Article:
At McKenzie Lawyers we understand that the passing of a loved one is a very tough and emotional time and dealing with your loved one’s estate can be a stressful time. We have years of experience in estate matters and we aim to do our best to make the process stress free and provide straightforward and cost effective legal advice.
Obtaining probate is the process of proving that the Will is the last Will and Testament of the deceased. Once obtained the Supreme Court will officially grant probate to the Executor which will then enable the Executor to administer the Will of the deceased.
If you are in possession of a valid Will depending on the nature and size of the estate the Executor will need to make an application for probate.
If you are not in possession of a valid will the deceased’s next of kin will need to finalise the estate by applying for Letters of Administration.
You do not always need to obtain probate to finalise an estate but this depends on the nature of assets and the policies of the institutions holding the property.
In some cases, where the size of the estate is approximately $50,000 or less it may not be necessary to obtain probate but again this would depend on the nature of the property and polices of say the bank or financial institution where the property is held. Banks and other financial institutions have varying rules so would be best to contact the relevant institution to ascertain at what level it will insist on obtaining a grant of probate.
If a grant of probate is necessary and there is a valid Will the Executor will need to apply to the Supreme Court to obtain the grant. Various documents will need to be drafted in accordance with the court rules and then filed with the probate registry. We can take instructions from the Executor and then draft and file the necessary documents are your behalf.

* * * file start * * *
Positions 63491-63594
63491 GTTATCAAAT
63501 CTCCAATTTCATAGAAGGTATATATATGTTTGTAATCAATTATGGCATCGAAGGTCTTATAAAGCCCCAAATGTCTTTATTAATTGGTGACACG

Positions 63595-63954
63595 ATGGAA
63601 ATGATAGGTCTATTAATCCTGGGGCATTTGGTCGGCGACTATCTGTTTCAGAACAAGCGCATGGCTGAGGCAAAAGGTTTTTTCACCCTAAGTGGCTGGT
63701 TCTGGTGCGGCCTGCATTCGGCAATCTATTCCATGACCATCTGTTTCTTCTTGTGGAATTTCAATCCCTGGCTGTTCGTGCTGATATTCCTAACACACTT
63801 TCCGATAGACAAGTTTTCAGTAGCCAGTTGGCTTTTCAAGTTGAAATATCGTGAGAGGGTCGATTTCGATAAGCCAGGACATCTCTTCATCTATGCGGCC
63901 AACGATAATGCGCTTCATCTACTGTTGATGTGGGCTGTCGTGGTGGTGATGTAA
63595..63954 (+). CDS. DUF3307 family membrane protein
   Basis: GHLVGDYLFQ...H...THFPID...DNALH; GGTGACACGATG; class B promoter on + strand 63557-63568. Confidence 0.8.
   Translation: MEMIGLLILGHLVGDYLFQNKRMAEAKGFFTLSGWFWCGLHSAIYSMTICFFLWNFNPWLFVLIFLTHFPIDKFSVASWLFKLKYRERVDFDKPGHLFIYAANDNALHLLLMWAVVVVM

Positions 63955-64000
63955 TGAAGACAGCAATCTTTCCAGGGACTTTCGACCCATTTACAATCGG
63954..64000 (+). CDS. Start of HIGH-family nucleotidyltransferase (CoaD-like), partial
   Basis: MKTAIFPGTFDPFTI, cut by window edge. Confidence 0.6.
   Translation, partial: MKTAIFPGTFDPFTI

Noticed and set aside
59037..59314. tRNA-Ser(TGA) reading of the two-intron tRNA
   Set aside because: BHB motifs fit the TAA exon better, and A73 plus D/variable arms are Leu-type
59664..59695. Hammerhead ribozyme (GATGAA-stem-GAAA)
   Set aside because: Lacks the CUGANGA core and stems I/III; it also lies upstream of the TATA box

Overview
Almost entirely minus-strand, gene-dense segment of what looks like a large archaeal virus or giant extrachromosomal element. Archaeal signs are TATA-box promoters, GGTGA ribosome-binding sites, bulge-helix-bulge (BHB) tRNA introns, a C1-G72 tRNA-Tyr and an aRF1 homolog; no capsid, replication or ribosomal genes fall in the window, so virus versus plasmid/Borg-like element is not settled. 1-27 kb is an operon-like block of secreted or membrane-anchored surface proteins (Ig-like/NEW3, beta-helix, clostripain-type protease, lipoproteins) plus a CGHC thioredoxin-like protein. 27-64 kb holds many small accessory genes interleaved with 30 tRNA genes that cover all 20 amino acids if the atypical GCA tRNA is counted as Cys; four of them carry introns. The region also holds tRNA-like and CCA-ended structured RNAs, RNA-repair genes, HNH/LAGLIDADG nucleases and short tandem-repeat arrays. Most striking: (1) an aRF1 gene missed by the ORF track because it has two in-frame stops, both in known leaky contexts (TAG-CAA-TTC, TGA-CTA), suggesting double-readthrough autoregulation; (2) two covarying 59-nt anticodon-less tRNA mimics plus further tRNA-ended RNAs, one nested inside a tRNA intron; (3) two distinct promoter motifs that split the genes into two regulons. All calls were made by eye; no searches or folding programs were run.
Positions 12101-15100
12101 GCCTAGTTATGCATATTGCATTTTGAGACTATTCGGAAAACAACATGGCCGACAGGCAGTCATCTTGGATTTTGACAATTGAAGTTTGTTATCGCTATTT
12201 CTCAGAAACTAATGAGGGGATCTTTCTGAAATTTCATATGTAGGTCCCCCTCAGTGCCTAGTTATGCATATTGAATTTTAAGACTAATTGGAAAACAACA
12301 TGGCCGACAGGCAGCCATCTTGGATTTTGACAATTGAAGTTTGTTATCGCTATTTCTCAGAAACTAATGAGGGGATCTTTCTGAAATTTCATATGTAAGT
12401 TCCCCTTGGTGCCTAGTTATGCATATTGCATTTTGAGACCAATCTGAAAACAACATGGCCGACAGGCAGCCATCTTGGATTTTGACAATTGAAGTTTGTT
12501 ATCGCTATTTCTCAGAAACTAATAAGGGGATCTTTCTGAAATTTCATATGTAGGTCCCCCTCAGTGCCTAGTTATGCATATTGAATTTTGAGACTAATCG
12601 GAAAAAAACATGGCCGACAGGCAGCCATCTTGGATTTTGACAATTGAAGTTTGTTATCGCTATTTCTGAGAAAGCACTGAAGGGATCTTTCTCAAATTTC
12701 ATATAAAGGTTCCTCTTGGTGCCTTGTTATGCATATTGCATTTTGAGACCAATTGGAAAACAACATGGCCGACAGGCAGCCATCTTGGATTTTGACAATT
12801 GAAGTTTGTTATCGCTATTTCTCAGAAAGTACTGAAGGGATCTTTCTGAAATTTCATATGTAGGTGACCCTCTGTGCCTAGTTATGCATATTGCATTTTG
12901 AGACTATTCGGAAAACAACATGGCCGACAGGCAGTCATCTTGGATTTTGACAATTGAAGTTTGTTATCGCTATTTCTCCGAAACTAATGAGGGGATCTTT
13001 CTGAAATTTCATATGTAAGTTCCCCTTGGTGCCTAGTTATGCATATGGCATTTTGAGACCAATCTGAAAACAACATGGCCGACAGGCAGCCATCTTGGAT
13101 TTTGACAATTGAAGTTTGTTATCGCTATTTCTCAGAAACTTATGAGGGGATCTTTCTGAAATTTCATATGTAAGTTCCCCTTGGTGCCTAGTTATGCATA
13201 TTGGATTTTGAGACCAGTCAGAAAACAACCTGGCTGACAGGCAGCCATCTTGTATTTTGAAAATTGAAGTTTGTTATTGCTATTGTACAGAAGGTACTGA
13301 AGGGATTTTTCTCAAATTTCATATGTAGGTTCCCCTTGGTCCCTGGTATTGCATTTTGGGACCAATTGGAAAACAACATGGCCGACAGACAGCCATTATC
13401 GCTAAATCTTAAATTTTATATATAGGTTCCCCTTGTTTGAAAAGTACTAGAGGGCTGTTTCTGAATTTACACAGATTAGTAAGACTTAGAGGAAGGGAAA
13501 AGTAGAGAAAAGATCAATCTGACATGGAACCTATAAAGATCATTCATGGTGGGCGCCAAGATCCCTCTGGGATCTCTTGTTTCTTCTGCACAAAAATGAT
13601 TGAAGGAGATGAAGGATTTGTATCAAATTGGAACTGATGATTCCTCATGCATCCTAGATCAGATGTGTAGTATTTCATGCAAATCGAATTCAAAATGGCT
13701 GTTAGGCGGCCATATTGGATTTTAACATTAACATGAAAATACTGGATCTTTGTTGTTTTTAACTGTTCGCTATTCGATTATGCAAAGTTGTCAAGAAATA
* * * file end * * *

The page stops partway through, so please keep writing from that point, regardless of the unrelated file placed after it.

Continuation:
Once a grant of probate is obtained the Executor is then in a position to administer the Will of the deceased.
In most cases, ie for uncontested applications we are in a position to offer a Fixed Fee for obtaining probate. In NSW there is a scale of fees that may be charged depending on the size of the estate. In addition the Court charges a filing fee.
In circumstances where there is no valid will and you need to apply for Letters of Administration we may also be in a position to offer a Fixed fee after taking instructions from you.
Where there is a challenge to the validity of a Will we can assist the Executor in defending the Will.
Alternatively, if you have been left out of a will we can assist in notifying and bringing a claim if necessary against the estate.
Similarly, if you are an ‘eligible claimant’ and there has been ‘inadequate provision’ we can advise you in relation to a possible Family Provision Claim.
In each of these circumstances we are able to provide comprehensive, cost effective and straightforward advice.
Click here for Family provision claims
If you need to write a will, grant a Power of Attorney, or appoint an Enduring Guardian, it’s important that you get legal advice. McKenzie Lawyers have the experience you need – and With our fixed fee arrangement, you don’t have to worry about your legal costs spiralling out of control.
Call McKenzie Lawyers today or fill out our Online Enquiry Form.